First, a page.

When a football season ends, it’s always important to take a look back for some perspective. For the 2016 Michigan Wolverines, taking a look back to 2014 is even more important. The program was a mess. The athletic department was a mess. The athletic director was forced to resign after Shane Morris went back into a game when just a few minutes before he took a big shot that left him stumbling. The team was reeling, only able to win five games and looked unorganized, and frankly unwatchable.
There were some tough decisions to be made. Brady Hoke, a man who only three years before led Michigan to an 11-2 record with a win over Ohio State, was relieved of his duties as head football coach. It didn’t feel good. He was a good man, but it just wasn’t working. You felt for him. It was his dream job and he had failed on the biggest stage. It was not a particularly fun time to be a Michigan fan.
Then the month-long coaching search that had national writers hear every coach from David Cutcliffe to Butch Jones had turned down the job. NFL insiders everywhere said Michigan had no chance to bring home the Prodigal Son, Jim Harbaugh. Michigan insiders everywhere knew better, as John U. Bacon, Sam Webb, and Brian Cook all knew Harbaugh had yet to say no to Michigan and was more than likely leaning towards returning to returning to his hometown of Ann Arbor to coach his alma mater.
Fast forward to December 30th, 2014. Jim Harbaugh was in Ann Arbor and he was here to take on the challenge of rebuilding one of the most storied programs in the history of college football. It was his dream, and almost his destiny to fulfill this position. “To come back as football coach at the University of Michigan. I have to tell you, I have thought about that, dreamed about that, since the time I was a young lad.” Harbaugh said on that sunny afternoon in Ann Arbor. “Nine or 10 years old, and throughout adult life- dreamed about coaching at Michigan, and now it’s time to live that.”
There was still a rough road ahead, though. Michigan had struggled mightily on the field, and no one was expecting a miracle from Harbaugh. Many national pundits thought Michigan wouldn’t win 6 games. They thought it would take three years for Michigan to compete nationally. They said the talent wasn’t there, that Michigan would have to wait until Harbaugh filled the team with his recruiting classes. They weren’t supposed to win in 2015.
With a grad transfer at quarterback that Iowa decided wasn’t good enough to be their starter, Michigan won 10 games and was 2 plays away from winning 12. They smashed the SEC East winner in their backyard and set the stage for a big 2016. Then, they signed a top 5 recruiting class while signing the best high football player since Jadeveon Clowney. This was all just over 12 months removed from one of the lower points in Michigan Football history. 2016 started off so well. Michigan had the baddest defense in the country and an offense that was turning the corner into being one of the best in the country. Jourdan Lewis, Taco Charlton, Ryan Glasgow, Chris Wormley, Jabrill Peppers, Channing Stribling, Delano Hill, Dymonte Thomas, Jake Butt, De’Veon Smith, Amara Darboh, Jehu Chesson. There were stars everywhere. The team was loaded.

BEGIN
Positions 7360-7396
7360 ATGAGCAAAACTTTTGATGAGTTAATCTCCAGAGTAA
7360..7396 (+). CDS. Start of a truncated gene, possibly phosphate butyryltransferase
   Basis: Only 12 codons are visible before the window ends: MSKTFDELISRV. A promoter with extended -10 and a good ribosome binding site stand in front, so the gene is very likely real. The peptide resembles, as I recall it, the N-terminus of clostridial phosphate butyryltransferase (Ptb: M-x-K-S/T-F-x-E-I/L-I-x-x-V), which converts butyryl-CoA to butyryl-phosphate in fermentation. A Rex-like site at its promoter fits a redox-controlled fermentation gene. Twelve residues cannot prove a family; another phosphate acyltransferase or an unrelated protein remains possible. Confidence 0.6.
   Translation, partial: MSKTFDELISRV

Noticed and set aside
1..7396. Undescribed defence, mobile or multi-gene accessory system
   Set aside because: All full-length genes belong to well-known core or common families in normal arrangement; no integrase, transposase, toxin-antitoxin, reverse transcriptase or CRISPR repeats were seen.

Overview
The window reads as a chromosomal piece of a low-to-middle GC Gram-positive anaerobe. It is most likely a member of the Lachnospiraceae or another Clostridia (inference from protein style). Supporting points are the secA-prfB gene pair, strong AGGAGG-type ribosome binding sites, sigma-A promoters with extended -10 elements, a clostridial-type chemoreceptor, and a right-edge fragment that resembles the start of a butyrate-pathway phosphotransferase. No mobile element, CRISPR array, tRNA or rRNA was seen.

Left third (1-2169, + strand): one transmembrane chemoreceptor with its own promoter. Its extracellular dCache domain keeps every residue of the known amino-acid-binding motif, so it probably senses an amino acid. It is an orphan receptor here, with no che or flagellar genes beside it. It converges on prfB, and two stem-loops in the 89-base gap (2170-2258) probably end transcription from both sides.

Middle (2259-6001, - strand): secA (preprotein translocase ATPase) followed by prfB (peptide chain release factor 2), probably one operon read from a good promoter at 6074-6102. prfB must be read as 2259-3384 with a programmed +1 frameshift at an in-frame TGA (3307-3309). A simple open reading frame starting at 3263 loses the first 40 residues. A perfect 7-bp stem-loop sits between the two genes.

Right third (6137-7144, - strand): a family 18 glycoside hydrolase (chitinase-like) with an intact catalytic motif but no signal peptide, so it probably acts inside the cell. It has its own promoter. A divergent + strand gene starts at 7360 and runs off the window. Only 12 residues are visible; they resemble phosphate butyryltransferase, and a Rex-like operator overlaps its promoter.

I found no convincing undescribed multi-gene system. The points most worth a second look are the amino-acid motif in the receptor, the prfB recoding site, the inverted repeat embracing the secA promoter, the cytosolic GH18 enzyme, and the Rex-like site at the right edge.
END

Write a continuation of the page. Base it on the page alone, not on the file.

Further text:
After a dominant 59-3 win over Maryland, Michigan fans were thinking National Title or bust. But, some funny things can happen when you travel to Iowa City. There’s just something about Kinnick at night. Michigan struggled down the stretch and lost to the Hawkeyes on a kick with no time left. Shellshocked, they came back home for a bout with Indiana still ranked third in the country. The snow came down hard as Michigan fought their way to win an ugly ballgame against the Hoosiers. 10-1 heading into Columbus with a chance to win the Big Ten East and head to Indianapolis for the Big Ten Championship is an ideal scenario.
The second ever meeting of top-3 teams in The Game lived up to its billing, as Michigan and Ohio State traded blows back and forth to send the game to overtime tied up at 17. After Ohio State scored on their first possession, Michigan face a season-defining fourth down. Wilton Speight hit Amara Darboh to keep the game going. After Ohio State held Michigan to a field goal, the Buckeyes faced a 4th and 1. They went to their star quarterback to try to get the first. Michigan had him stopped, they thought.
Then that spot. That. Damn. Spot.
Ohio State scored on the next play and Michigan was left to walk off the field and into the locker room, thinking what could have been. A trip to Orange Bowl was the consolation prize and a week spent in Miami couldn’t be all bad. However, it ended up being another heart breaker for Michigan as they fell to Florida State by 1 point.
After a 9-0 start, a 10-3 record is not what Michigan or its fans had hoped for. There were lots of heartbreak in the last two months for Michigan football. The loss to Ohio State was the worst. Six inches stood between Michigan and a likely spot in the College Football Playoff in year two of the Jim Harbaugh era.
And that’s the craziest part. No one could have expected that Michigan would even be in the conversation for the playoffs in year two. This is not to say that the performance in the last four games is excusable - it’s not. Michigan faltered in some of the season’s biggest moments. Some upperclassmen made some questionable decisions. Michigan failed to show that they could put opponents away in the fourth quarter.
But, it’s progress. Something this program hasn’t shown for a decade. Michigan can play defense, and soon, they’ll be able to run the ball like those teams at Stanford. Jim Harbaugh isn’t a miracle worker. He is, however, a damn fine football coach.
And Michigan is lucky to have him.